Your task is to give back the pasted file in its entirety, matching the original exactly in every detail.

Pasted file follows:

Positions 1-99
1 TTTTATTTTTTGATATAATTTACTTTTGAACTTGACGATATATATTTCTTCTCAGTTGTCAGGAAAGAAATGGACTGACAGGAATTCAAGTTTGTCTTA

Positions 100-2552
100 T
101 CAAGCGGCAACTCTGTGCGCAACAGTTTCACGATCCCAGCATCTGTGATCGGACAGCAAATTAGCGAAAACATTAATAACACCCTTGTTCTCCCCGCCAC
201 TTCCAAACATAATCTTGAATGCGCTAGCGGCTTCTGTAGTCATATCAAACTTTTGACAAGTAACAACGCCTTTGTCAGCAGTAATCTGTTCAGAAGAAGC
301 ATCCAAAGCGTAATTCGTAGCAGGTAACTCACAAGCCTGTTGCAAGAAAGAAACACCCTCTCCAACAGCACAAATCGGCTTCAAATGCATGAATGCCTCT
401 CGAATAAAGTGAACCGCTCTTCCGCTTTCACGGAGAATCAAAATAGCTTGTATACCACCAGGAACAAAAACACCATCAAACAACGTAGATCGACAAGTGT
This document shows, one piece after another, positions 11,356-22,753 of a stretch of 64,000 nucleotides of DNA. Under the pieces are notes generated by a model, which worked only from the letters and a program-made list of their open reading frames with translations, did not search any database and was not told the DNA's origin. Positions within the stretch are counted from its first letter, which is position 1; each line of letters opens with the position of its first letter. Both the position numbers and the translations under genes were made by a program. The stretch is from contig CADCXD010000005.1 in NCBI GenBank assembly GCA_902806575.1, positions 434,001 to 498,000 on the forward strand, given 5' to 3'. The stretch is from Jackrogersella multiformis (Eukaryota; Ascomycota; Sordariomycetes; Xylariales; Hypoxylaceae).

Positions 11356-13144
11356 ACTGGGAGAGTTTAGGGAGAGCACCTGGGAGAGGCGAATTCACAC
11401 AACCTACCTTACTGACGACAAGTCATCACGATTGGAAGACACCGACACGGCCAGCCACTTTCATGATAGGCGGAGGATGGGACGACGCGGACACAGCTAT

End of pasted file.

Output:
Positions 1-99
1 TTTTATTTTTTGATATAATTTACTTTTGAACTTGACGATATATATTTCTTCTCAGTTGTCAGGAAAGAAATGGACTGACAGGAATTCAAGTTTGTCTTA

Positions 100-2552
100 T
101 CAAGCGGCAACTCTGTGCGCAACAGTTTCACGATCCCAGCATCTGTGATCGGACAGCAAATTAGCGAAAACATTAATAACACCCTTGTTCTCCCCGCCAC
201 TTCCAAACATAATCTTGAATGCGCTAGCGGCTTCTGTAGTCATATCAAACTTTTGACAAGTAACAACGCCTTTGTCAGCAGTAATCTGTTCAGAAGAAGC
301 ATCCAAAGCGTAATTCGTAGCAGGTAACTCACAAGCCTGTTGCAAGAAAGAAACACCCTCTCCAACAGCACAAATCGGCTTCAAATGCATGAATGCCTCT
401 CGAATAAAGTGAACCGCTCTTCCGCTTTCACGGAGAATCAAAATAGCTTGTATACCACCAGGAACAAAAACACCATCAAACAACGTAGATCGACAAGTGT
This document shows, one piece after another, positions 11,356-22,753 of a stretch of 64,000 nucleotides of DNA. Under the pieces are notes generated by a model, which worked only from the letters and a program-made list of their open reading frames with translations, did not search any database and was not told the DNA's origin. Positions within the stretch are counted from its first letter, which is position 1; each line of letters opens with the position of its first letter. Both the position numbers and the translations under genes were made by a program. The stretch is from contig CADCXD010000005.1 in NCBI GenBank assembly GCA_902806575.1, positions 434,001 to 498,000 on the forward strand, given 5' to 3'. The stretch is from Jackrogersella multiformis (Eukaryota; Ascomycota; Sordariomycetes; Xylariales; Hypoxylaceae).

Positions 11356-13144
11356 ACTGGGAGAGTTTAGGGAGAGCACCTGGGAGAGGCGAATTCACAC
11401 AACCTACCTTACTGACGACAAGTCATCACGATTGGAAGACACCGACACGGCCAGCCACTTTCATGATAGGCGGAGGATGGGACGACGCGGACACAGCTAT